Fix Bad Posture and Increase Athletic Performance

STACK Expert Stephen Gamma explains how posture provides information for athletic movement assessment—and offers a case study.

Strength coaches and personal trainers constantly evaluate training sessions in the weight room and athletic performance on the field. We strive to see our athletes achieve explosive power and speed while maintaining constant control of their bodies. When they fall short, we often overlook one key component: posture.

By simply observing the way an athlete sits and stands, you can gather an incredible amount of information to assess movement quality. But how should you assess posture, and what sort of corrective exercises should you prescribe to correct it? Simple observation and palpation skills (a method of using the hands to feel muscle tissue, bones, etc. during a physical exam) are not reliable.

My approach is to compare quantitative data with previously established values or "cut-off points" for the general population in the Functional Movement Screen. This reduces personal bias and improves reliability.

Case Study

Simple Movements for Advanced Training

Subject: 25-year old professional baseball catcher; no current injuries.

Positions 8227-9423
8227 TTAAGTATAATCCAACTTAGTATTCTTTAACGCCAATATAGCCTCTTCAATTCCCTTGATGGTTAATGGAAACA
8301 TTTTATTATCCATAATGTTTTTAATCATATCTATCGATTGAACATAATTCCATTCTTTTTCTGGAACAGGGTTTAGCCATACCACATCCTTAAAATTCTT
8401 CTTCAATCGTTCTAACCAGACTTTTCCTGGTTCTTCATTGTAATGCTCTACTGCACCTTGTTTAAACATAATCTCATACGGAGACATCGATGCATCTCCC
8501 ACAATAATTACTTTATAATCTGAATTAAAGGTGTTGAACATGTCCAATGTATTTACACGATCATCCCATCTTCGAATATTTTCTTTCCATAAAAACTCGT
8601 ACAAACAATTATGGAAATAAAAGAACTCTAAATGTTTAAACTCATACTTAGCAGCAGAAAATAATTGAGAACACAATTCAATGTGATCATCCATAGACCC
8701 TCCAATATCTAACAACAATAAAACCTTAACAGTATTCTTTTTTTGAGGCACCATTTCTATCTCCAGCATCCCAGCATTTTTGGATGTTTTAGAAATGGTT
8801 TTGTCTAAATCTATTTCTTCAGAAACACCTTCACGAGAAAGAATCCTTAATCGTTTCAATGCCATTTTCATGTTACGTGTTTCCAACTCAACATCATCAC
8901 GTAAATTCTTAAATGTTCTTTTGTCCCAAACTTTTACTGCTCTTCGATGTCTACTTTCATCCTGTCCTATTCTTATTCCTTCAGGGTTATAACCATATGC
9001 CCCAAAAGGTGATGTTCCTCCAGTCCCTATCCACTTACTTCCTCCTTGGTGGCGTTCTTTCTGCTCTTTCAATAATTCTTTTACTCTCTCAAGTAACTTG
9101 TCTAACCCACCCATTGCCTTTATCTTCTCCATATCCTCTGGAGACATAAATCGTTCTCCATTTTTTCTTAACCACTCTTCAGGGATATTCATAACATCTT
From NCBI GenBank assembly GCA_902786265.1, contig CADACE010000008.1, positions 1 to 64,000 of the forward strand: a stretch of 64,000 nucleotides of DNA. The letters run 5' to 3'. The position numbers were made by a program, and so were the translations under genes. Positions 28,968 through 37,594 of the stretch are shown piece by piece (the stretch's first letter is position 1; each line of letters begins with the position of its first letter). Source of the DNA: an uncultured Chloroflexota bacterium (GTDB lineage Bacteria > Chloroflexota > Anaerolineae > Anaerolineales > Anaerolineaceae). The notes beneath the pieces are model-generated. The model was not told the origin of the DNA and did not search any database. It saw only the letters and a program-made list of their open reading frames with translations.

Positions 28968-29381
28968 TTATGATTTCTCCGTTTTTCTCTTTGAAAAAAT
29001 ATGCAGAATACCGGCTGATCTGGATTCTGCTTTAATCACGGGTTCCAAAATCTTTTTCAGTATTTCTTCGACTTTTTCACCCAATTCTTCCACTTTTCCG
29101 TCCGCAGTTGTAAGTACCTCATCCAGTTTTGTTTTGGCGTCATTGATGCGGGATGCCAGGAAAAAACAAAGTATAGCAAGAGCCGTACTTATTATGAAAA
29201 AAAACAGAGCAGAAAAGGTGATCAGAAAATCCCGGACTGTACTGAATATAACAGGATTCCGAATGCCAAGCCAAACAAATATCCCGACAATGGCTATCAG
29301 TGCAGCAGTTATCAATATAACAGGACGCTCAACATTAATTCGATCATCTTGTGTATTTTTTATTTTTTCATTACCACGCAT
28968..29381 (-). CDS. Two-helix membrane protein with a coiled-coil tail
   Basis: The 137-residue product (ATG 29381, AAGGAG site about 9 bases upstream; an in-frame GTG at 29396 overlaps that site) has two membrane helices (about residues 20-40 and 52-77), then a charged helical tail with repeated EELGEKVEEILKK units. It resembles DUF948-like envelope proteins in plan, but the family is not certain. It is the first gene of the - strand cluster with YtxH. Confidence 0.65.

Competitive Level: Independent League

Complaints: Player felt a decrease in flexibility and strength during the season. It became difficult to run as fast and move behind the plate, and he noticed a decreased in swing power.

Testing Methods: Acquired baseline information using the Functional Movement Screen. Next, I ran the athlete through a postural assessment, performing a series of stretches accordingly. Then he was re-tested with the Functional Movement Screen as a post-test.

Results: Pre-test results from the Functional Movement Screen were 12/21*: The postural assessment illustrated, among other areas, an anterior innominate rotation (forwardly rotated pelvis) on the right side; cervical (neck) flexion; rounded shoulders; and reduced thoracic extension. Post-stretching treatment resulted in a post-test Functional Movement Screen of 16/21. Most notably, there was an improvement in pelvic control during the trunk stability Push-Up, and the athlete was able to maintain the inline lunge within the sagittal plane.

*Researchers have established a general cut-off score of 14 for a Functional Movement Screen. Those who score below 14 are four times as likely to suffer a non-contact injury.

Here is what the movement preparation exercises might look like:

  • Foam Rolling: Full body, 5-8 minutes (tissue maintenance and improved blood flow)
  • Hurdle Walks: Forward and Reverse (hip mobility)
  • Trunk Twist and Arm Raise: Try these two movements by reaching and twisting to the side of least resistance for 3 sets of 30 seconds.

RELATED: Trunk Twist and Arm Raise for Improved Flexibility

From these results, we can safely assume that if our athletes are in optimal position before we load them with weight, the quality of their movement will improve and so may their performance.

Photo Credit: Getty Images // Thinkstock